Richi'Blog
Stuff 'n' nonsense about email, spam, travel, and life in the UK.

Friday, June 24, 2005

Yet more on Hotmail's move

If you've not read them yet, you might first want to look at these previous posts:At the risk of perpetuating a good ol' USENET-style flamewar (ad hominem attacks, and all), here are a few thoughts about Curt's latest.
blacklists will inevitably include people who shouldn't actually be on them
Yep. If we look at the sometimes-sorry example of DNS-based RBLs, blacklists (or blocklists, if you must) can cause collateral damage by including too broad an IP netblock, or by including IP addresses that have been reassigned from spammers to legitimate senders. This is one reason why reputation services based solely on IP addresses are a problem. SPF/SenderID/DKIM are a basis to make reputation services that track the senders' behaviour, not their IP addresses.
A good antispam system has 50,000+ rules. To say that there's one rule which is merely a contributing factor like the other 50,000 isn't worthy of an AP story or a press release or an entire Ferris Research implementation report
Microsoft has spent a bunch of time and effort talking about this recently precisely because they want people to know that the ruleset for Hotmail will be changing. I've talked to Craig Spiezle twice about this over the past month. BTW, the "entire" report, authored by Josh, is definitely one of the shorter reports that Ferris Research has published, and I understand has received good feedback from IT customers.

Yes, Microsoft wants people to publish SPF records. That doesn't constitute "forcing SenderID down people's throats." Curt believes they're wasting their time and ours. He's entitled. I disagree.
I believe that antispam filters focusing entirely on the "call to action" can and do get most of the job done with negligible false positives ... I must confess that my opinions are based mainly on research that's slightly over a year old
My take on this: I agree that CTA filtering did indeed seem like a compelling content filtering technique about a year ago. Several vendors made a "big thing" of how it was going to simplify life enormously. It's notable how it's just not talked about now. Perhaps the industry found a gap between "research" and "real life"? Certainly, gathering and acting on the CTA data is very resource-intensive and time-sensitive. A common theme in spam filtering is that there is no one, single, silver bullet to fix this problem. Not CTA, not Bayesian, and certainly not challenge/response.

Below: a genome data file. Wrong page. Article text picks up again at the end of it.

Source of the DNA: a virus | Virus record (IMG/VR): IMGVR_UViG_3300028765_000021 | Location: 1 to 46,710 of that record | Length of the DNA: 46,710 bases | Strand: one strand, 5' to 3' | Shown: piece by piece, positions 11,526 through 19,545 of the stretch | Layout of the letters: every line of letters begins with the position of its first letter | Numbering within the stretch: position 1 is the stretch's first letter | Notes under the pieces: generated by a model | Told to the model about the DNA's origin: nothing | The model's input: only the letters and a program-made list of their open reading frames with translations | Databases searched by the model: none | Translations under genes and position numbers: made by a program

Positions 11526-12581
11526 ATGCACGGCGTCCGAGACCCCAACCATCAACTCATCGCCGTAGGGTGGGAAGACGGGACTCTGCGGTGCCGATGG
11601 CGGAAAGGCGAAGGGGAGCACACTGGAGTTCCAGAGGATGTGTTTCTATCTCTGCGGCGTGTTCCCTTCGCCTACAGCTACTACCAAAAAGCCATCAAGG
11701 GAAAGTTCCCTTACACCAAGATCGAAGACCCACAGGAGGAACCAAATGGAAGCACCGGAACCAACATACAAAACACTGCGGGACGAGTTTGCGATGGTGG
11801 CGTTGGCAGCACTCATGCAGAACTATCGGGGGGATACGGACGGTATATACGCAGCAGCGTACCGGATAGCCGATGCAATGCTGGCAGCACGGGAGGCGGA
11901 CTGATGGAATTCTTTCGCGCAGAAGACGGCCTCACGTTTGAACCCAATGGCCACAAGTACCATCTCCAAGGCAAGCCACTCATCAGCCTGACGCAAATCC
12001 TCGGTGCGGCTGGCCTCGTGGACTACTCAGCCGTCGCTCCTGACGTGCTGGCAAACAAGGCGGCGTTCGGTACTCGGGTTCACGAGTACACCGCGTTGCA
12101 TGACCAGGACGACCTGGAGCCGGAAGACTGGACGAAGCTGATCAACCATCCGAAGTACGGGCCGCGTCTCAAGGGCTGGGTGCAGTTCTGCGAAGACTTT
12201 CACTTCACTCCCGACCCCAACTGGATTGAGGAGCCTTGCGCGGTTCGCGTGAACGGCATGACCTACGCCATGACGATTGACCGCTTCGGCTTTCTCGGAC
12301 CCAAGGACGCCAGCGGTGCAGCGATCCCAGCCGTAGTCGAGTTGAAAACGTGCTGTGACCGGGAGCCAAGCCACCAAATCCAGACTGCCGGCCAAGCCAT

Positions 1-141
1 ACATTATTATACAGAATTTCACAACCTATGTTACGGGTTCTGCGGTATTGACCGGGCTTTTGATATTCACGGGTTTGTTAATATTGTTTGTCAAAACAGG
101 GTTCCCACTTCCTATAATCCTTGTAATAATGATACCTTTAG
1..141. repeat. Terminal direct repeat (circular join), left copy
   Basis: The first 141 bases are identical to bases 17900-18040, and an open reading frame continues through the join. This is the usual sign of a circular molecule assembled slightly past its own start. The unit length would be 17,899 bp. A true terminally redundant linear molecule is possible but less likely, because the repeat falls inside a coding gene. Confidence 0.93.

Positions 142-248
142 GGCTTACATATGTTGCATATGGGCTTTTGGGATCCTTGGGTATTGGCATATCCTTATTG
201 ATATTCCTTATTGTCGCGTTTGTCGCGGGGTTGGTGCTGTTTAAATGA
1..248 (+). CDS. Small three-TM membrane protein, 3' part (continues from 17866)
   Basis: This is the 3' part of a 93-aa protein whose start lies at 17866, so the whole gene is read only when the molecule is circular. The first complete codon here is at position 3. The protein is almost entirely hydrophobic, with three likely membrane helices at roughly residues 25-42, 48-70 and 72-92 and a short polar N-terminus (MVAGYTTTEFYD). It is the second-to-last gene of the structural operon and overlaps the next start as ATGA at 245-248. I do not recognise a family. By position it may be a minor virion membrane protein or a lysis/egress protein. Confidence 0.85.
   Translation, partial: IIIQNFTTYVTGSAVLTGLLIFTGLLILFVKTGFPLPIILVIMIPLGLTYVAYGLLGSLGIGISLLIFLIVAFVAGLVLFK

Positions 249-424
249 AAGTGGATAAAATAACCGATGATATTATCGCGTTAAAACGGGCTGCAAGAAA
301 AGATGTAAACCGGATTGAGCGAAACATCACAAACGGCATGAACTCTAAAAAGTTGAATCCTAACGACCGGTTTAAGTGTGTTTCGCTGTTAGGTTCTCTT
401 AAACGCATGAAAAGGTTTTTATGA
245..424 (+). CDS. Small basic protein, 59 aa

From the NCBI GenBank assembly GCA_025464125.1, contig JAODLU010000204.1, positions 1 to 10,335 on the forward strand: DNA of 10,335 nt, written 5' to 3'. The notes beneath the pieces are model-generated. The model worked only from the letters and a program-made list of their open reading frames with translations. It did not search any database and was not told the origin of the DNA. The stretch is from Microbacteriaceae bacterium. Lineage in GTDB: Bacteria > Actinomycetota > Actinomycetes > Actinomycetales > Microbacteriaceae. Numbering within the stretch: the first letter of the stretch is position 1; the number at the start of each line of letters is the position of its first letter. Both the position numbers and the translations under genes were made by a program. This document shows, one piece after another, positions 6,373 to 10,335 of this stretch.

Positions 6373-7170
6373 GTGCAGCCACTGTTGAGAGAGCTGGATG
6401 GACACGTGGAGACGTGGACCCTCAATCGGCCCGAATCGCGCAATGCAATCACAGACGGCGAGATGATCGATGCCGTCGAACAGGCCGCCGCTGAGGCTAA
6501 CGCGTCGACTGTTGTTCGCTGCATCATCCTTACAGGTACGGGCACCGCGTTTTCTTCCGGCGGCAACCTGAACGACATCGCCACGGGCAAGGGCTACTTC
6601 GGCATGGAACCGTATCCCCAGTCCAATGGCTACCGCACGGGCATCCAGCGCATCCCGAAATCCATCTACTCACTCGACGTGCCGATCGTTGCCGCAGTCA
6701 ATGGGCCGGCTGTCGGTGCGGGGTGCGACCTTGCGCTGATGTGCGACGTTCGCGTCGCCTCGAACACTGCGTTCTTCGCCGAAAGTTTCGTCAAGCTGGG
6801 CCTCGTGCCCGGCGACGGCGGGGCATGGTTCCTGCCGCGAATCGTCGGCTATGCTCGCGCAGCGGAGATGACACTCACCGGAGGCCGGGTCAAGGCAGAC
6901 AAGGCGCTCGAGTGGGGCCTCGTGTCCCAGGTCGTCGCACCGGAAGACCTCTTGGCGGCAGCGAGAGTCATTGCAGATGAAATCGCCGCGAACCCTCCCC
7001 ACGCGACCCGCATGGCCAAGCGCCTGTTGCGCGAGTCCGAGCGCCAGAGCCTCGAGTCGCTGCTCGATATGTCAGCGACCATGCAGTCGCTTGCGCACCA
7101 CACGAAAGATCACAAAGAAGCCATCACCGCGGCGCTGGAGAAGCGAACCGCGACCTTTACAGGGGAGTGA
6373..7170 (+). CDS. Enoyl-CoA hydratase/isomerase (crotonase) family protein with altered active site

Examples of the techniques employed at the first stage:
  • Valid HELO or EHLO?
  • Valid PTR or RDNS?
  • Greylisting/tempfailing
  • Throttling (prevents illegal pipelining)
  • IP reputation/blacklists
  • SPF/SenderID/DKIM
More broadly, there's a general problem with content filtering: it's expensive. In a world where 70-90% of the port 25 connection attempts are unwanted, we don't want to be wasting MTA horsepower on receiving the message and performing complex analysis on the content. Moreover, we want to be able to reject the message with an SMTP 5xx code—this allows us to avoid the collateral-damage causing "backscatter" of bounce messages. This means that we need to keep the connection open while we run the rules, which isn't pleasant.

OK, this post is way too long already, and I'm not being paid to write this ;-) To sum up, spam filters are increasingly running an initial set of anti-spam rules at the connection level, before the SMTP DATA transaction even starts. If these rules generate a high enough score, it's 5xx no spam for you, and goodnight Vienna. Only if the filter's unsure will the message make it to the second, content filtering stage. Adding SPF presence checks to the existing SPF rule allows Hotmail and others to reject more spam without expensive content filtering. This shouldn't cause any additional false positives, unless Hotmail does something dumb with the score weights.

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2 Comments:

Anonymous Raj said...

I just sent an email from my domain (say myowndomain.com) to my hotmail email address. It ended up in my hotmail junk folder.

- I use a free email forwarding service that forwards all myowndomain.com mail to a personal comcast.net broadband email account. I retrieve my email from comcast using POP3.

- When I reply, my reply-to address is myself@myowndomain.com. I use smtp.comcast.net as my outgoing email server.

Hotmail likely does a SPF check on myowndomain.com and the returned address is not smtp.comcast.net. So my email is junked.

How does Hotmail solve for this?

Sat May 06, 11:00:00 PM UTC  
Anonymous Eugenia said...

It's even worse now. My email NEVER arrives to Hotmail. It's silently rejected because my server has no SPF!

Wed Aug 23, 01:57:00 AM UTC  

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